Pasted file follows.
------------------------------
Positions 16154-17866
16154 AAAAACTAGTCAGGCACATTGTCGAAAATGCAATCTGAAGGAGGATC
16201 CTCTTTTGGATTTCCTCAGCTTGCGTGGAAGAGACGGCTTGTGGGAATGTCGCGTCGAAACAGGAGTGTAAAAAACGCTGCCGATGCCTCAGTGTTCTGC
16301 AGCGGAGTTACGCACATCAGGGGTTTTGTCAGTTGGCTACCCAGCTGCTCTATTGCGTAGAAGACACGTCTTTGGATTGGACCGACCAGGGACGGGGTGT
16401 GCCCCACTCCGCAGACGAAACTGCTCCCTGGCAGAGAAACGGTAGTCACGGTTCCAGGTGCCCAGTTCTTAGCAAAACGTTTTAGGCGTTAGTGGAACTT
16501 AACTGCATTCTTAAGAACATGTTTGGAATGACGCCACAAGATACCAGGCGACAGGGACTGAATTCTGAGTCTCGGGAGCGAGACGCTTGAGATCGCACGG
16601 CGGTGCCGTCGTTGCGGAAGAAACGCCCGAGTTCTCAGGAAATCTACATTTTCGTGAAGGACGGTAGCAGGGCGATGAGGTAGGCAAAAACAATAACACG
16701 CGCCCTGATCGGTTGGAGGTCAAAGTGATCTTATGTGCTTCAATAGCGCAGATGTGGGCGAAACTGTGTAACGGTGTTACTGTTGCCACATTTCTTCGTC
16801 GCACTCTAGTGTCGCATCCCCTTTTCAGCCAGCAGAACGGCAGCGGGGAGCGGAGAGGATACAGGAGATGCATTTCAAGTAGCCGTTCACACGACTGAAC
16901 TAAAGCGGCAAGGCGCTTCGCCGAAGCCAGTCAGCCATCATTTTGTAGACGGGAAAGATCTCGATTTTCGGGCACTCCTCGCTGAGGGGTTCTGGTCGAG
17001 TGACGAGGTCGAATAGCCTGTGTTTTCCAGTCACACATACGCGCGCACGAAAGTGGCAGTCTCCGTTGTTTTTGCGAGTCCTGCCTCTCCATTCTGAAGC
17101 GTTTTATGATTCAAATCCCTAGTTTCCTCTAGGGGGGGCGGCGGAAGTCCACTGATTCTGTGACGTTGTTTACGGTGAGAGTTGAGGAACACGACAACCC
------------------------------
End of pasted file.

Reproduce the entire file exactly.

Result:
Positions 16154-17866
16154 AAAAACTAGTCAGGCACATTGTCGAAAATGCAATCTGAAGGAGGATC
16201 CTCTTTTGGATTTCCTCAGCTTGCGTGGAAGAGACGGCTTGTGGGAATGTCGCGTCGAAACAGGAGTGTAAAAAACGCTGCCGATGCCTCAGTGTTCTGC
16301 AGCGGAGTTACGCACATCAGGGGTTTTGTCAGTTGGCTACCCAGCTGCTCTATTGCGTAGAAGACACGTCTTTGGATTGGACCGACCAGGGACGGGGTGT
16401 GCCCCACTCCGCAGACGAAACTGCTCCCTGGCAGAGAAACGGTAGTCACGGTTCCAGGTGCCCAGTTCTTAGCAAAACGTTTTAGGCGTTAGTGGAACTT
16501 AACTGCATTCTTAAGAACATGTTTGGAATGACGCCACAAGATACCAGGCGACAGGGACTGAATTCTGAGTCTCGGGAGCGAGACGCTTGAGATCGCACGG
16601 CGGTGCCGTCGTTGCGGAAGAAACGCCCGAGTTCTCAGGAAATCTACATTTTCGTGAAGGACGGTAGCAGGGCGATGAGGTAGGCAAAAACAATAACACG
16701 CGCCCTGATCGGTTGGAGGTCAAAGTGATCTTATGTGCTTCAATAGCGCAGATGTGGGCGAAACTGTGTAACGGTGTTACTGTTGCCACATTTCTTCGTC
16801 GCACTCTAGTGTCGCATCCCCTTTTCAGCCAGCAGAACGGCAGCGGGGAGCGGAGAGGATACAGGAGATGCATTTCAAGTAGCCGTTCACACGACTGAAC
16901 TAAAGCGGCAAGGCGCTTCGCCGAAGCCAGTCAGCCATCATTTTGTAGACGGGAAAGATCTCGATTTTCGGGCACTCCTCGCTGAGGGGTTCTGGTCGAG
17001 TGACGAGGTCGAATAGCCTGTGTTTTCCAGTCACACATACGCGCGCACGAAAGTGGCAGTCTCCGTTGTTTTTGCGAGTCCTGCCTCTCCATTCTGAAGC
17101 GTTTTATGATTCAAATCCCTAGTTTCCTCTAGGGGGGGCGGCGGAAGTCCACTGATTCTGTGACGTTGTTTACGGTGAGAGTTGAGGAACACGACAACCC